A dendrimer is a three-dimensional, branched macromolecule with a relatively high molecular weight. The term "dendrimer" is derived from the Greek word "dendron", which means "tree". Dendrimers are typically synthesized using a "bottom-up" approach, starting with a core molecule that is then functionalized with monomers to create branching points. This process is repeated until the desired molecular weight and degree of branching is achieved.
Dendrimers are of interest in nanotechnology because of their ability to self-assemble into well-defined structures with predictable properties. Additionally, dendrimers can be functionalized with a variety of groups, making them versatile building blocks for a variety of applications.
Which is the example of dendrimer? A dendrimer is a three-dimensional, branched molecule with a central core and repeating subunits (monomers) radiating from the core. The word "dendrimer" comes from the Greek words dendron (δένδρον, meaning "tree") and meros (μέρος, meaning "part"). Dendrimers are also sometimes known as "tree-like molecules".
What is dendrimer nanotechnology?
Dendrimers are precisely defined, monodisperse, three-dimensional, branched polymers. They are built from the "inside out", starting with a central "core" molecule to which repeating units (monomers) are added, forming the increasing number of "arms" or "branches" of the dendrimer. The monomers used to build the dendrimer can be the same or different, and can be chemically functionalized to impart specific properties to the dendrimer.
Dendrimers are often described as "molecular trees" or "nanosponges" due to their tree-like or spongy structure. This unique structure gives dendrimers a large internal surface area and a high degree of flexibility, which can be exploited for a variety of applications in nanotechnology.
For example, dendrimers can be used as drug delivery vehicles, due to their ability to encapsulate and slowly release therapeutic agents. Dendrimers can also be used as nanoscale sensors, due to their large surface area and ability to bind to specific molecules. Additionally, dendrimers can be used to create nanostructured materials with specific properties (e.g. electrical, optical, or mechanical), which find applications in a wide range of fields.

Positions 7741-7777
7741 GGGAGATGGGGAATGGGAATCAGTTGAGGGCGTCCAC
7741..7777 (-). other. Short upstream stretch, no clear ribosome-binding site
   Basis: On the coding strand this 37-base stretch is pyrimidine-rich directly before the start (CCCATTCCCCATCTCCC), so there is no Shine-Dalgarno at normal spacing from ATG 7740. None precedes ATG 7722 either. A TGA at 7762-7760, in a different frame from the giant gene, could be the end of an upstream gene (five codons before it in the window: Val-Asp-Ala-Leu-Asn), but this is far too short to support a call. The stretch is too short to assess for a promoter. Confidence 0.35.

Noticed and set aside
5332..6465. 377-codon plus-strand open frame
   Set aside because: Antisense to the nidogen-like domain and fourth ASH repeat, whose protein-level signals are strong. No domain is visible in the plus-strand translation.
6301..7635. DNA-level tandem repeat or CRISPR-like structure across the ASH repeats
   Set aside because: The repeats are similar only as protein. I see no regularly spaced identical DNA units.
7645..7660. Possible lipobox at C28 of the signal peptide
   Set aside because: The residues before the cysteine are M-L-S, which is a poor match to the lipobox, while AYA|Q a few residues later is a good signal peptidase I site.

How is dendrimer different from a polymer? Dendrimers (and related dendritic structures) are different from polymers in several ways. First, dendrimers are monodisperse, while polymers are polydisperse. Second, dendrimers have a defined three-dimensional structure, while polymers do not. Third, dendrimers are made by a "step-wise" process, while polymers are made by a "chain-growth" process. Finally, dendrimers can be functionalized with a variety of groups (e.g., for recognition, catalysis, etc.), while polymers cannot.
How do you pronounce dendrimers?
Dendrimers are nanometer-scale polymer molecules that are characterized by a tree-like or branching structure. They are synthesized by a process of repeated chemical reactions, in which new branches are added to the molecule at each step.
The word "dendrimer" is derived from the Greek words "dendron" (meaning tree) and "imer" (meaning part). The term was first coined by American chemist Donald Tomalia in 1985.
Dendrimers are typically spherical in shape, and their size can range from a few nanometers to several micrometers. They have a large surface area and a high degree of symmetry, which makes them ideal for use in a variety of applications, including drug delivery, sensors, and catalysts.
Dendrimers are typically synthesized using a process known as "iterative branching." This process begins with a small molecule, called a "core," which serves as the starting point for the dendrimer. New branches are then added to the core molecule at each step of the synthesis, resulting in a molecule with a tree-like structure.
The word "dendrimer" is pronounced DEN-druh-mer.
What are gold nanoparticles?
Gold nanoparticles (AuNPs) are particles of gold that have been engineered to be extremely small – on the order of just a few nanometers in diameter. These tiny particles have unique properties that make them useful in a variety of applications, including as a drug delivery system for cancer treatments, as sensors for environmental contaminants, and in electronics.
AuNPs are typically made by reducing gold salts with a variety of different chemicals. The size, shape, and surface chemistry of the resulting AuNPs can be controlled by varying the conditions of the synthesis process. For example, AuNPs can be made into spheres, rods, or other shapes, and their surfaces can be modified to be hydrophilic or hydrophobic.
The unique properties of AuNPs arise from their small size and the fact that they are made of a metal. The surface of a metal is very chemically reactive, and this is amplified at the nanoscale. As a result, AuNPs can interact with their environment in ways that larger particles of gold cannot.
AuNPs have been shown to be effective at delivering drugs to cancer cells while minimizing side effects to healthy cells. This is because the small size of the nanoparticles allows them to more easily penetrate cancer cells, and the reactive surface of the AuNPs can be used to attach drugs that target cancer cells.
AuNPs can also be used as sensors for environmental contaminants. The